[hist-analytic] Steve's and Roger's recent interchange
Baynesr at comcast.net
Baynesr at comcast.net
Thu Jul 30 12:28:02 EDT 2009
I think some of the difficulty is that Carnap isn't being cited. As you know there is a lot of disagreement over what Hume meant, and Hume is about the clearest philosopher to write in English, otherwise Hobbes, maybe. Anyway, I have a reply to your probing commentary, but it occurs to me that a lot of potential misunderstanding could be avoided if you did one thing in particular: Cite a passage from Carnap, a sentence, one that you take to be a "distinctly philosophical" sentence of this, particular, analytical philosopher. If you do that I think some misunderstandings can be avoided.
----- Original Message -----
From: "Bruce Aune" <aune at philos.umass.edu>
To: "steve bayne" <baynesrb at yahoo.com>
Cc: hist-analytic at simplelists.com
Sent: Thursday, July 30, 2009 3:51:31 AM GMT -08:00 US/Canada Pacific
Subject: Re: Steve's and Roger's recent interchange
It seems that Steve didn't take the time to read what I said with any
care. Let me go through it one more time.
1. The claim that prompted my remarks was one RBJ made, ""Carnap was
surely quite clear that the propositions of analytic philosophy are
analytic." This was a claim about Carnap, not philosophers generally.
2. I said, Steve disputed this claim, citing a remark by
Wittgenstein, but I added that "Roger’s claim is very plausible if it
rephrased in a way that he would probably accept."
3. Why did I say it should be rephrased? Because, as I put it, [the
phrase] “The propositions of analytic philosophy,” as Roger meant it,
surely does not apply to every proposition a philosopher qua
philosopher has asserted." Why not? Because, as I said, "Heidegger’s
“Nothing noths” (or whatever it was) is a case in point. Carnap
clearly held that many such claims (or “propositions”) are
meaningless. The propositions Roger no doubt had in mind were true
propositions of a distinctly philosophical kind."
4. Why do the philosophical in question have to be true? Because
(according to 1 above) Carnap (according to RBJ) said they were
analytic. Analytic propositions are neither false nor meaningless.
Thus, we are talking abut propositions that Carnap would consider
5. Given 4, Steve, to dispute RBJ's claim ON A PLAUSIBLE READING
should cite propositions that are (a) distinctively philosophical and
6. Why "distinctly philosophical? Because (as I said) "In the course
of expounding their philosophical ideas, philosophers make many
empirical claims, but these claims are normally incidental to their
official philosophical pronouncements." And Carnap's claim [according
to 1] was not about incidental claims that are not analytic.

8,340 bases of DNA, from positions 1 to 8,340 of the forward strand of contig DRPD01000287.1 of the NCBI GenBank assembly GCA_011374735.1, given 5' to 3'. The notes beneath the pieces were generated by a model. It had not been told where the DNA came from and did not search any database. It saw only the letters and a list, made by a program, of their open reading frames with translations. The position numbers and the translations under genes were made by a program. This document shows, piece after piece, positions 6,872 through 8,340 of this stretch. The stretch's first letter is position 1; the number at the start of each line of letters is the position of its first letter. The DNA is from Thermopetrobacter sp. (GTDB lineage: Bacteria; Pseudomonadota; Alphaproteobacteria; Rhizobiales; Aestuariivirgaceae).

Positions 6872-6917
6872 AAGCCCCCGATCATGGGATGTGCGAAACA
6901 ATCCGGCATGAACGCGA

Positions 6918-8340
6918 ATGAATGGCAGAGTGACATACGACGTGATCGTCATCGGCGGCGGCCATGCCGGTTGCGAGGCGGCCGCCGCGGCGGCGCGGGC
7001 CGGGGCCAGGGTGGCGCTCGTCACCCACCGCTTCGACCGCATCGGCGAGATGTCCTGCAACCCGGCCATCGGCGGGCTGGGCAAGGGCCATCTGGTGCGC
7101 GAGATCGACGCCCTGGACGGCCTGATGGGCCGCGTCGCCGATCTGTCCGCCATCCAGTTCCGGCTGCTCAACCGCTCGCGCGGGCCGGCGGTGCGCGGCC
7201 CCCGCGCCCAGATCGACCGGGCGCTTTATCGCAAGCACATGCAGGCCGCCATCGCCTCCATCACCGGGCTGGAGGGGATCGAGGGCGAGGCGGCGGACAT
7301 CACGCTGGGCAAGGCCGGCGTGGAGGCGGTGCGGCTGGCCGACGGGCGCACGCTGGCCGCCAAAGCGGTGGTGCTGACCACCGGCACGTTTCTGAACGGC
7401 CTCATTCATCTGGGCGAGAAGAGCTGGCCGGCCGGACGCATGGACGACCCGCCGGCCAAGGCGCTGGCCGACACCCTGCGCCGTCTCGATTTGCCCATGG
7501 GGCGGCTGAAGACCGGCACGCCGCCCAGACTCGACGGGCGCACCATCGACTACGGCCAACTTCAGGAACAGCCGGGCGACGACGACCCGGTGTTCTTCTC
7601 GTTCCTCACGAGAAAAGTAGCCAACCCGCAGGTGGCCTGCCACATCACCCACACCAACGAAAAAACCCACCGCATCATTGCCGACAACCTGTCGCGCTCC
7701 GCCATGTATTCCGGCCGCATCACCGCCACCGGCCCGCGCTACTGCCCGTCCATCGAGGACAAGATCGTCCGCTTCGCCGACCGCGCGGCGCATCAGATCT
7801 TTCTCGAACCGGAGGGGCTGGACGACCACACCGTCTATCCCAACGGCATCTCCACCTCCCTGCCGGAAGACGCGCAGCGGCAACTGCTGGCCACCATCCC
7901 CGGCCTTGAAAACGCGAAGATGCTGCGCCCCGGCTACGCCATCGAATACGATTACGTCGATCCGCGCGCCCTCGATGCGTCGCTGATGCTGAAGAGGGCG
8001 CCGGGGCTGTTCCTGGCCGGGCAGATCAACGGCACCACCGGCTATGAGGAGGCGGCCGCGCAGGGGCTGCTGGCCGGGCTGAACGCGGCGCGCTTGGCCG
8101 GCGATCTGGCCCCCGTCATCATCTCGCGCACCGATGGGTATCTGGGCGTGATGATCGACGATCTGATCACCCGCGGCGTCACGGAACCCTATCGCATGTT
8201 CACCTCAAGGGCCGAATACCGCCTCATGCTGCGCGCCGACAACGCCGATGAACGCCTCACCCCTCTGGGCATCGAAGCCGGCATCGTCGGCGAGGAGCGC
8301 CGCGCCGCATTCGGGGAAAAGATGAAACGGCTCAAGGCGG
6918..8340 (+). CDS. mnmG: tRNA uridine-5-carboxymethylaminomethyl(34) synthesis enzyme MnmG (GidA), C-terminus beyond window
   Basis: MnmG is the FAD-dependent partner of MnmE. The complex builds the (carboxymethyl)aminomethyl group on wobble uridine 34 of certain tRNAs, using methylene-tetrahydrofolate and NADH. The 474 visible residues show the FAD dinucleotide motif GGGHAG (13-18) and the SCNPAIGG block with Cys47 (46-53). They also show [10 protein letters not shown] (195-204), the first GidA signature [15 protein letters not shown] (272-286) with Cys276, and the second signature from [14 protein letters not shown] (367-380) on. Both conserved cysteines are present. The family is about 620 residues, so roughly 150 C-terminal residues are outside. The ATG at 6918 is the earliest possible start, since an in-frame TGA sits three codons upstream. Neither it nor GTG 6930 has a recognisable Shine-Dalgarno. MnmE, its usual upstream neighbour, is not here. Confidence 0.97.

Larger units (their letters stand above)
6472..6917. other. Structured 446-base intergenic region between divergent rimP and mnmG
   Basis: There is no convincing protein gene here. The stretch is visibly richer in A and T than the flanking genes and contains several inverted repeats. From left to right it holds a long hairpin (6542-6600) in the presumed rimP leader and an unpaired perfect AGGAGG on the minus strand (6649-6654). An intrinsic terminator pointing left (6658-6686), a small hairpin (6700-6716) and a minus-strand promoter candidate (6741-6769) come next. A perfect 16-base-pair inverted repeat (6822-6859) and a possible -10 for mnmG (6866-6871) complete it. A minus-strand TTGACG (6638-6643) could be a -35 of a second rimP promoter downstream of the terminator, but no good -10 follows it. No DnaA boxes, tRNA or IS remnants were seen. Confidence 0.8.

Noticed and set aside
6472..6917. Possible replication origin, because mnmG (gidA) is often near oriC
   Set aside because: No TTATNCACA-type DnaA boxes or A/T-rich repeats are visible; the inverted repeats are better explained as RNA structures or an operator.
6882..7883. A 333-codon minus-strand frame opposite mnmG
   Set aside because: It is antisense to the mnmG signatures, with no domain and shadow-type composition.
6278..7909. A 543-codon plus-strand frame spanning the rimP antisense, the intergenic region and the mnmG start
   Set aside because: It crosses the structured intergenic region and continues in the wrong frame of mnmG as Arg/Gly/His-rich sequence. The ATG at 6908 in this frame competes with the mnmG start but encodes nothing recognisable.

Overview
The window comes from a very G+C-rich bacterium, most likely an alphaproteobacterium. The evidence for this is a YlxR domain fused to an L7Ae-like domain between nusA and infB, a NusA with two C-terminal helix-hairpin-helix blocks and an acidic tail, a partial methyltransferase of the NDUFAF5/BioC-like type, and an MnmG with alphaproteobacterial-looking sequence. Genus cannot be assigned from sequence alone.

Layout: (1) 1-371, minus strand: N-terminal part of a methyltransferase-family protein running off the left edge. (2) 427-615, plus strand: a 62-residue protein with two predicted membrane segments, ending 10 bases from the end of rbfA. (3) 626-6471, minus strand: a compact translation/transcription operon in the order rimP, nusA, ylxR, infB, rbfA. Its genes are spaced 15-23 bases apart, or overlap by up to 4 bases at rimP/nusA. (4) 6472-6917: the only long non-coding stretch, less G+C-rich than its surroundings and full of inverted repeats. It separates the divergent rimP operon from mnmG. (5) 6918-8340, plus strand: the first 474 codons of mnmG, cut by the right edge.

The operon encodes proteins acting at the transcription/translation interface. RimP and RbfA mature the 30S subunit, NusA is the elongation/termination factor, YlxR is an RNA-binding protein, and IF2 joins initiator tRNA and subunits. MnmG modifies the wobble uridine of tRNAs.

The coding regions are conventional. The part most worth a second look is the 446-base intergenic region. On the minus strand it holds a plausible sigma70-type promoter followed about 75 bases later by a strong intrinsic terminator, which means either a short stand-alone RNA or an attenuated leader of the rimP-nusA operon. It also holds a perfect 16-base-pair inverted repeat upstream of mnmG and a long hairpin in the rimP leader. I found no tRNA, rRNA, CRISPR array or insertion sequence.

7. Steve said he gave counter-examples of the requisite kind. Did
he? He cited examples of things various philosophers have said, but
he didn't show that they were true. Why is this important? Read
sentence 4 again.
8. In his last contribution to the discussion, Steve said: "What I
mean is that what began as a claim about whether any philosopher can
assert a proposition of analytic philosophy which is not analytic
became the question whether *Carnap* ever asserted a proposition of
analytical philosophy which was not analytic." This is an erroneous
account of the claim I began with. (See 1 above.)
9. It is also an erroneous claim about what the suppose initial claim
became. Why erroneous? Because the issue in question never concerned
the status of the propositions Carnap asserted; they concerned (a) the
true propositions of (b) a distinctly philosophical kind that (c)
Carnap would (according to 1) consider philosophical and analytic.
10. Given 1-9 here, the following claim by Steve seriously
MISREPRESENTS what I was claiming: "It is one thing to restrict the
propositions an analytical philosopher can meaningfully assert [I
never did this]; it is another to say that if Carnap would not make
such an assertion then neither can another analytical philosophy. [I
never said this] Notice another slight emendation of the original
issue. There is a move from things like "legitimate objects" to the
insistence on the satisfaction of a truth condition, as if no sentence
of analytical philosophy whether Carnap's or some other's can be false
or, alernatively, untrue." [I never assumed or implied this.]
11. I think on-line discussions are a good thing, but when we take
part in them, we should be careful not to misrepresent what other
disussants are saying.
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